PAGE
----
GDANSK, Poland — Polish officials unveiled a statue of former President Ronald Reagan and Pope John Paul II on Saturday, honoring two men widely credited in this Eastern European country with helping to topple communism 23 years ago.
People look at a new statue of former President Ronald Reagan and Pope John Paul II that was unveiled in Gdansk, Poland, on Saturday, July 14, 2012. The statue honors the two men whom many Poles credit with helping to topple communism.
The statue was unveiled in Gdansk, the birthplace of Lech Walesa’s Solidarity movement, in the presence of about 120 former Solidarity activists, many of whom were imprisoned in the 1980s for their roles in organizing or taking part in strikes against the communist regime.
The bronze statue, erected in the lush seaside President Ronald Reagan Park, is a slightly larger-than-life rendering of the two late leaders. It was inspired by an Associated Press photograph taken in 1987 on John Paul’s second pontifical visit to the U.S.
Below is the original AP photo and the new statue of these two great leaders for freedom in the last century.
Albert Camus has long been one of my favorite writers. Indeed, I quoted the Nobel Prize-winning author in my very first blog post (with the quotation reposted here). While Camus always considered himself a “man of the left,” I have long called him “the first neo-conservative“. He had always strongly opposed tyranny which he first witnessed in fascist societies, particularly under the Nazi occupation of Paris, but soon began to see not just in Communists societies, but also in leftist movements.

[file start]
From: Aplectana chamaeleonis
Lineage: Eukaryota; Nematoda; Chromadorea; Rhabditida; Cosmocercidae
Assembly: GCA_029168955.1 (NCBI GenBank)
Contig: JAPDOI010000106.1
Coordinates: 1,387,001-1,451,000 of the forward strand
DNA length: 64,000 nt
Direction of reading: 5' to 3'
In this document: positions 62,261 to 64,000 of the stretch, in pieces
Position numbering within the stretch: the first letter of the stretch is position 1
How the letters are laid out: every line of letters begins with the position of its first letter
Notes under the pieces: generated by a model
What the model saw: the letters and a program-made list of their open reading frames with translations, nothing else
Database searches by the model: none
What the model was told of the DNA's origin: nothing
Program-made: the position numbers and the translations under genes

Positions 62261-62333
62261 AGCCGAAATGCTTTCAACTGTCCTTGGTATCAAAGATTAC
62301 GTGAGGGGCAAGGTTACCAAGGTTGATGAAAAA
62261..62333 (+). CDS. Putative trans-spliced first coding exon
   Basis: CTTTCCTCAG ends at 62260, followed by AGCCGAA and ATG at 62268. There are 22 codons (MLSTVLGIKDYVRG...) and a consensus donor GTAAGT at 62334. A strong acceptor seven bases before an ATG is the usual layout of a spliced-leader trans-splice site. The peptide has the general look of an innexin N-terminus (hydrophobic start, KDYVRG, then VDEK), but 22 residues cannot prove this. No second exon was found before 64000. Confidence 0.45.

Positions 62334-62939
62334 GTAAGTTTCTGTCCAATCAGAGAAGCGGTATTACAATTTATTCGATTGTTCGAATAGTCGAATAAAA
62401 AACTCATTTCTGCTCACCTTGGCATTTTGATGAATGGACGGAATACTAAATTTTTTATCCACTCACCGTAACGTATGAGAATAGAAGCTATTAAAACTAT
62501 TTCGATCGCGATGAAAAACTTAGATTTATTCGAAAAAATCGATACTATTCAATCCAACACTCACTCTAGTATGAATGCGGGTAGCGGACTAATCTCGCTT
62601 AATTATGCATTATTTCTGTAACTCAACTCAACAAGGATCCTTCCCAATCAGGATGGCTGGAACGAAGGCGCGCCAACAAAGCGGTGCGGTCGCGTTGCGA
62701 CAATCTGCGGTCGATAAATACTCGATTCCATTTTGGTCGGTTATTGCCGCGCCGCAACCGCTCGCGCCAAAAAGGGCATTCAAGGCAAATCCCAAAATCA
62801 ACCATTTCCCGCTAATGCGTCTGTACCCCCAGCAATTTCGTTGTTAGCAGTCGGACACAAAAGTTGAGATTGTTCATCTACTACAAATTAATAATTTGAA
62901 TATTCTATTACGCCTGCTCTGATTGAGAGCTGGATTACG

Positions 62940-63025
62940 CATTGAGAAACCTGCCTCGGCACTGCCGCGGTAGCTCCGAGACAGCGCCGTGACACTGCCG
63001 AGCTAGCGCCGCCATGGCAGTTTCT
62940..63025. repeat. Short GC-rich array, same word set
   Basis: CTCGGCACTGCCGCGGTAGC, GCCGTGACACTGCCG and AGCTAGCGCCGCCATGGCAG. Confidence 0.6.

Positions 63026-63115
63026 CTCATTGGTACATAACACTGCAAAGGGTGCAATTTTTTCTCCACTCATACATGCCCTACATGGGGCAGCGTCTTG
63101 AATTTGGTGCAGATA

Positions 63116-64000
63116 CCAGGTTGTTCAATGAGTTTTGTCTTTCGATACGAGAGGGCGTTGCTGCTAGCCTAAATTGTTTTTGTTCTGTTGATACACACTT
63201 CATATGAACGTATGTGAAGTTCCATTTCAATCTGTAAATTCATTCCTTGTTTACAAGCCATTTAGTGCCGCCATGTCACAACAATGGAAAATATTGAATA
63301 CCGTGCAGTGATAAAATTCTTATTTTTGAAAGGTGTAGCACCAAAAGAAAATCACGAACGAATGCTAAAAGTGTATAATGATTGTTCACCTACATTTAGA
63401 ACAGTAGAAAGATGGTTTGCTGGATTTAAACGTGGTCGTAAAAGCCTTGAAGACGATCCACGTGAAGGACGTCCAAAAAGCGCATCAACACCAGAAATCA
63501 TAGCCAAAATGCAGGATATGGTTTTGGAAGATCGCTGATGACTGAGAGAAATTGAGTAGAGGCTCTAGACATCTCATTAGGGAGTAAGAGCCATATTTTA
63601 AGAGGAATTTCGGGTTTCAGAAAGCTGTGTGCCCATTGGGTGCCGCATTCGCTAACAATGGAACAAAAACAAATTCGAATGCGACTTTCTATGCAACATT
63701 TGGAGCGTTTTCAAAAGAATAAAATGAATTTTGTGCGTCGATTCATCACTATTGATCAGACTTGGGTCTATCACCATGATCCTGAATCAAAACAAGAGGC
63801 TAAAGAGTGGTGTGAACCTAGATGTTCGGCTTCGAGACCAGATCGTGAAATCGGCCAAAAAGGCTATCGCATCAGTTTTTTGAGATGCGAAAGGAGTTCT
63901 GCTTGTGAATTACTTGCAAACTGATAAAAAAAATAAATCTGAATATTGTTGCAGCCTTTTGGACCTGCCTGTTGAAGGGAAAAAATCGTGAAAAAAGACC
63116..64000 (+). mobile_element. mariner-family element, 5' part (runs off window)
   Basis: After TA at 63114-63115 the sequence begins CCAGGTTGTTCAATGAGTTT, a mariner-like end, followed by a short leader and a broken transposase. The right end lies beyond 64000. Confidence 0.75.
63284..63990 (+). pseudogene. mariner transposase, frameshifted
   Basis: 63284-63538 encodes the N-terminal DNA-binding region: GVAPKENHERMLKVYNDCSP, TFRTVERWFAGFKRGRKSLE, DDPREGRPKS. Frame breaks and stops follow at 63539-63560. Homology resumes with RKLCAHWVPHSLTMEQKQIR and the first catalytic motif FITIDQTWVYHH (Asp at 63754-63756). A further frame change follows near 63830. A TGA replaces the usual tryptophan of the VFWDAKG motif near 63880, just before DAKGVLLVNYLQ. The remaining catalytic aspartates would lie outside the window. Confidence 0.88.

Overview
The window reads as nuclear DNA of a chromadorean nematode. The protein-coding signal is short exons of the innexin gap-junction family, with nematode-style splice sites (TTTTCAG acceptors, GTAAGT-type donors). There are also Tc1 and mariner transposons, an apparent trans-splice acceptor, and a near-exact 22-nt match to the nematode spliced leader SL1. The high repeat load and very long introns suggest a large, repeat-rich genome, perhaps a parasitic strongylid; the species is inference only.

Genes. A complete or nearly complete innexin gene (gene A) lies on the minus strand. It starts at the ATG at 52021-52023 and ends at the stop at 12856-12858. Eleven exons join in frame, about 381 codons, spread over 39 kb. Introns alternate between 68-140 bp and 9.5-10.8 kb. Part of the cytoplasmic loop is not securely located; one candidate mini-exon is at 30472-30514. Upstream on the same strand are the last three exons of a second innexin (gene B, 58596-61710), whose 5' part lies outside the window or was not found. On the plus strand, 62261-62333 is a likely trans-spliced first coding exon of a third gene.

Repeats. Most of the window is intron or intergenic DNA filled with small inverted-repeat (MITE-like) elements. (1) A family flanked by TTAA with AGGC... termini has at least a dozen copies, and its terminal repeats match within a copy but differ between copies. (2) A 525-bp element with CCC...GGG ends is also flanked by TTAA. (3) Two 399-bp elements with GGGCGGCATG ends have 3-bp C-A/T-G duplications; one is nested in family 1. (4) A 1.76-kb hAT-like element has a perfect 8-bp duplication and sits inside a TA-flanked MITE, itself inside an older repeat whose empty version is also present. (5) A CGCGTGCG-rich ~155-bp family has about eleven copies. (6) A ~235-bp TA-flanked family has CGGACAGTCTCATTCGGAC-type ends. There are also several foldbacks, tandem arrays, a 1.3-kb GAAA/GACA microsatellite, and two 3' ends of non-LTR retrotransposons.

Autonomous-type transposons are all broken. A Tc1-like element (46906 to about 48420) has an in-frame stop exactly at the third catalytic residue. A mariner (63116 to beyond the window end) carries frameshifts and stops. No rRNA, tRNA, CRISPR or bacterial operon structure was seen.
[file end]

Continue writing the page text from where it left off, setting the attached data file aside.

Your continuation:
His opposition to Stalin and Stalinism earned him the scorn of his one-time allies in the French left, including Jean-Paul Sartre, an apologist throughout his life for Soviet tyranny — and a man who dressed up his own participation in the resistance to Nazism.
Sartre became increasingly jealous of Camus after their split, particularly since the Algeria-born Frenchman had produced a far broader range of work than had he. I’d often wondered if maybe Sartre had leaned on his friends in the KGB to dispose of the more talented writer. Camus died in a car accident on January 4, 1960.
An article which appeared in the Italian paper Corriere della Sera on August 1 quotes Eastern European scholar Giovanni Catelli, who discovered that the complete version of the Diary of Czech poet and translator Jan Zábrana contained a reference to the death of Albert Camus omitted from abridged French and Italian translations.
Read the whole thing. Well, this story doesn’t support my speculation about Sartre, but does raise some interesting questions.
Remember, Albert Camus was one of the first prominent literary men of the left to publicly criticize Communist. His outspoken critiques of the brutal system could cause more intellectuals to question their defense of the Soviet Union. (more…)
Much will be made, no doubt, about this article, noting how Communist thug Fidel Castro considers the Stalinization of Health Care Act of 2010 (is my name for it starting to make sense now?!) a “miracle” and “about time”.
Now, ask any Tea Partier and he’ll tell you you can’t choose your fans any more than you can choose your family members. Fair enough, but look at what else Fidel wants the US to do, post haste:
…the Cuban leader also used the lengthy piece to criticize the American president for his lack of leadership on climate change and immigration reform